As spectacular as Ballesteros was, Els was even better, making two eagles and 10 birdies. In the morning round Els came to the 452-yard par-4 3rd and thumped his eight-iron into the hole for an eagle. In the afternoon he came to the same hole and bounced his second shot off the flagstick, the ball rolling 12 feet away. Hey, nobody's perfect.
In one unforgettable stretch Ballesteros went birdie, par. birdie and lost ground to Els, who merely went eagle, birdie, birdie. Ballesteros opened the back nine in the morning with birdies on four of five holes and made up no ground. Ballesteros birdied seven par-3s, only to watch Els halve him four of those times. Of the 16,000 fans watching, it's estimated that 8,000 of them went home and quit the game forever.
Incredibly, Ballesteros never led, despite an estimated 66 in the morning. On the final nine holes he birdied every other hole and still couldn't catch Els, who went on to win the championship with victories over Josè María Olazàbal and Colin Montgomerie. When it was over, Ballesteros could only shrug and say. "This Els is impressive."
And so, once again, is Ballesteros. His career was in a coroner's drawer two years ago, but now it's back. He made 13 birdies on Thursday in poleaxing David Frost 8 and 7 and played even better against Els.
Was it his fault somebody matched him against a god?
Last week in Chicago, Darell Garretson, the NBA's chief of officiating, was asked by a Chicago Tribune writer to comment on the controversial call made by Hue Hollins in the waning seconds of Game 5 of the 1994 Eastern Conference semifinals between the Chicago Bulls and the New York Knicks. "All I can say is it was a terrible call." said Garretson, who was also working the game.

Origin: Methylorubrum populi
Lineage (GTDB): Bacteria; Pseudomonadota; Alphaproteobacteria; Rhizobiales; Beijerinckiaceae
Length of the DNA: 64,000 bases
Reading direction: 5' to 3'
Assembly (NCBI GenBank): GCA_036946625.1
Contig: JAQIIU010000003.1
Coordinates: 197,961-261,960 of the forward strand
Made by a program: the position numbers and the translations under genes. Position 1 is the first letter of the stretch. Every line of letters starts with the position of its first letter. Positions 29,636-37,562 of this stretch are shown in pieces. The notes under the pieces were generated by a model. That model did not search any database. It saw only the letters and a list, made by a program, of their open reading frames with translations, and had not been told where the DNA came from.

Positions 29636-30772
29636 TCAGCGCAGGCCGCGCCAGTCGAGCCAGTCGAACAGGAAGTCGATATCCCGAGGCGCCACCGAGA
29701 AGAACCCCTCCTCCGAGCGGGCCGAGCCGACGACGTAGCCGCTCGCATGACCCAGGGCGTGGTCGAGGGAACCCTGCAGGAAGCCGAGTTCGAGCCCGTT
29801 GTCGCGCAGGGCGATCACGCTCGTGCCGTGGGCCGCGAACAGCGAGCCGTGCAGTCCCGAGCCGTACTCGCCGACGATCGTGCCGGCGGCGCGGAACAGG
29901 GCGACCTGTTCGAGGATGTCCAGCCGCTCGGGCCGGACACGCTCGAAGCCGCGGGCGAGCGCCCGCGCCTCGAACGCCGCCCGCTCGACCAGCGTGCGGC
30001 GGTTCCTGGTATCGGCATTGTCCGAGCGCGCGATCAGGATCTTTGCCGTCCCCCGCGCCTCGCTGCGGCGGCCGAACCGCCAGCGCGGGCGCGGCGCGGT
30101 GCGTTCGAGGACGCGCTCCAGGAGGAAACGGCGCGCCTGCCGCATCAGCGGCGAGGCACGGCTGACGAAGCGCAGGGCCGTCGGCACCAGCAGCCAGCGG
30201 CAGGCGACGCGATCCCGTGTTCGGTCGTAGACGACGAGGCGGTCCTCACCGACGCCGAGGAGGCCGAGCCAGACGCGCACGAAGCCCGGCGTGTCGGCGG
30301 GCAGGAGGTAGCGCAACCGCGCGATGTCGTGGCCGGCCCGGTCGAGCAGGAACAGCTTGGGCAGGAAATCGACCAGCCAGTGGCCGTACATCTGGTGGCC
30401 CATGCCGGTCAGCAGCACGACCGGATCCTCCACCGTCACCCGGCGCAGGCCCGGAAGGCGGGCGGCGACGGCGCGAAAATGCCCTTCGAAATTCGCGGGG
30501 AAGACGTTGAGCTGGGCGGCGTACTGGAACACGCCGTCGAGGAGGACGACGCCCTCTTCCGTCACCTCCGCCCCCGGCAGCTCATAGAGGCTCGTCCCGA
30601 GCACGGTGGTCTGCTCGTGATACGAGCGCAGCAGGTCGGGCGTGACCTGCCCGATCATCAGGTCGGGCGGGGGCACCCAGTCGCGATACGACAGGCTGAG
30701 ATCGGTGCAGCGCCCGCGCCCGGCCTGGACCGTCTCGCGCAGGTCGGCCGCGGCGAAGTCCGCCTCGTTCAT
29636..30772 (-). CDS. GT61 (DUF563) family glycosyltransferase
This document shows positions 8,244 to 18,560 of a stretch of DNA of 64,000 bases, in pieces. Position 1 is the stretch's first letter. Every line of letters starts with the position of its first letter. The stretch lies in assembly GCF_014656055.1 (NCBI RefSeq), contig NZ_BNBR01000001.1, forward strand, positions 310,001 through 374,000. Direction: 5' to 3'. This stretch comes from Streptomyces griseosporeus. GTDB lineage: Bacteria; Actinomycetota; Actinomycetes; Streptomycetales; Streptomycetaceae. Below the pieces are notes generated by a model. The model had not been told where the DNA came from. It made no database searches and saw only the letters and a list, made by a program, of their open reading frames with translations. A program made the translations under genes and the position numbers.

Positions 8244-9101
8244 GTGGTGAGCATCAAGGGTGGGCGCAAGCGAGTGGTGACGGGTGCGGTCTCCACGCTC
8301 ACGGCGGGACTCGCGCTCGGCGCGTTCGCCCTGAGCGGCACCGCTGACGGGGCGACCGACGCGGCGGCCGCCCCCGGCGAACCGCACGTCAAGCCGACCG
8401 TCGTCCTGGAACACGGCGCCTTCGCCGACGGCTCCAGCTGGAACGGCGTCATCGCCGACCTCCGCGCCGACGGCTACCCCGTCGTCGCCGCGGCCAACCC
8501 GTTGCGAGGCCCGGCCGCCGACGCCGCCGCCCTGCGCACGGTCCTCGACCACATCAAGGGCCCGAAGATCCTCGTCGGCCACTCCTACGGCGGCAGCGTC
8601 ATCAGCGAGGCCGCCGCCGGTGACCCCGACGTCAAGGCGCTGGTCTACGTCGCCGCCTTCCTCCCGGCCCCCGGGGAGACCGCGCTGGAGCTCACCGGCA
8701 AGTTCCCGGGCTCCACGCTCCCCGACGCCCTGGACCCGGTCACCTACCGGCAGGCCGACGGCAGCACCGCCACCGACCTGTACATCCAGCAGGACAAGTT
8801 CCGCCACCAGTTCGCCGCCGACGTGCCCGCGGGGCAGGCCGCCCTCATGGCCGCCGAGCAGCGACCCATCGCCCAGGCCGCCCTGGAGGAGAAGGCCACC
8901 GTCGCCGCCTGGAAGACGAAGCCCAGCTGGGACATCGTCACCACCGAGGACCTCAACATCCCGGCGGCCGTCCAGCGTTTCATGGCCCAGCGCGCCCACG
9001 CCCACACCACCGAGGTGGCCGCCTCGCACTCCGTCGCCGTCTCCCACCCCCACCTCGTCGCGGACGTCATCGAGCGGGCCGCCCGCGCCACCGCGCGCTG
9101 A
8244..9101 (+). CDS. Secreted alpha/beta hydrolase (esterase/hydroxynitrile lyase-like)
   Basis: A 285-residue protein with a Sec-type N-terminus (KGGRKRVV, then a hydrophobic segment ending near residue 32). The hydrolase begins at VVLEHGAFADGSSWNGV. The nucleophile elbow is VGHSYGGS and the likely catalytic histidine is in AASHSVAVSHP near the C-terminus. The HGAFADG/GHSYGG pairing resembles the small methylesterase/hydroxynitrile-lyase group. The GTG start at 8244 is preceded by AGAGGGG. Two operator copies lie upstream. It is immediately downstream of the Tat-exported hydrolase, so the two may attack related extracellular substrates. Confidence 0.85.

The call in question was, of course, Scottie Pippen's foul on the Knicks' Hubert Davis with :02.1 left and the Bulls leading 86-85. Pippen did nick Davis's forearm as Davis took a jump shot, but the contact clearly came after the ball was released. Davis's two free throws then gave New York an 87-86 victor)'. The Bulls won Game 6, but the Knicks won Game 7 to advance to the Eastern Conference finals.
Garretson's comment was way out of line. First, he accomplished nothing except to besmirch the reputation of a respected veteran official; there must have been a way to suggest that the call was a questionable one without embarrassing a colleague. Then, too, Garretson himself was a zebra of limited talent. His greatest contribution to improving the quality of NBA officiating came when he retired from active duty at the end of last season. He shouldn't be blowing the whistle on anyone.
No-Kick Coach II
It's time for an update on Steve Baca, the first-year football coach at Santa Fe (N.Mex.) High, and his I-won't-kick-the-ball-no-matter-what philosophy (SCORE-CARD, Sept. 26). On Sept. 30, Baca's Demons beat Los Lunas High 12-7 to snap a 37-game losing streak. True to his word, Baca attempted two-point conversions after both Demon touchdowns—and both failed. The no-kick coach must have been sweating a little when Los Lunas, trailing by five, had a first-and-goal at Santa He's three-yard line with 1:07 left, but the Demons held on for their first win since Nov. 16, 1990.
Alas, things have returned to normal in Santa Fe. The following week Baca's Demons lost to Gallup High 35-6 (one TD, failed two-point attempt), and last Friday they succumbed to Albuquerque Cibola High 49-0 (PATs not a factor). Said Baca, "We have a lot of work to do. We hit a lull after the win."
Getting a Let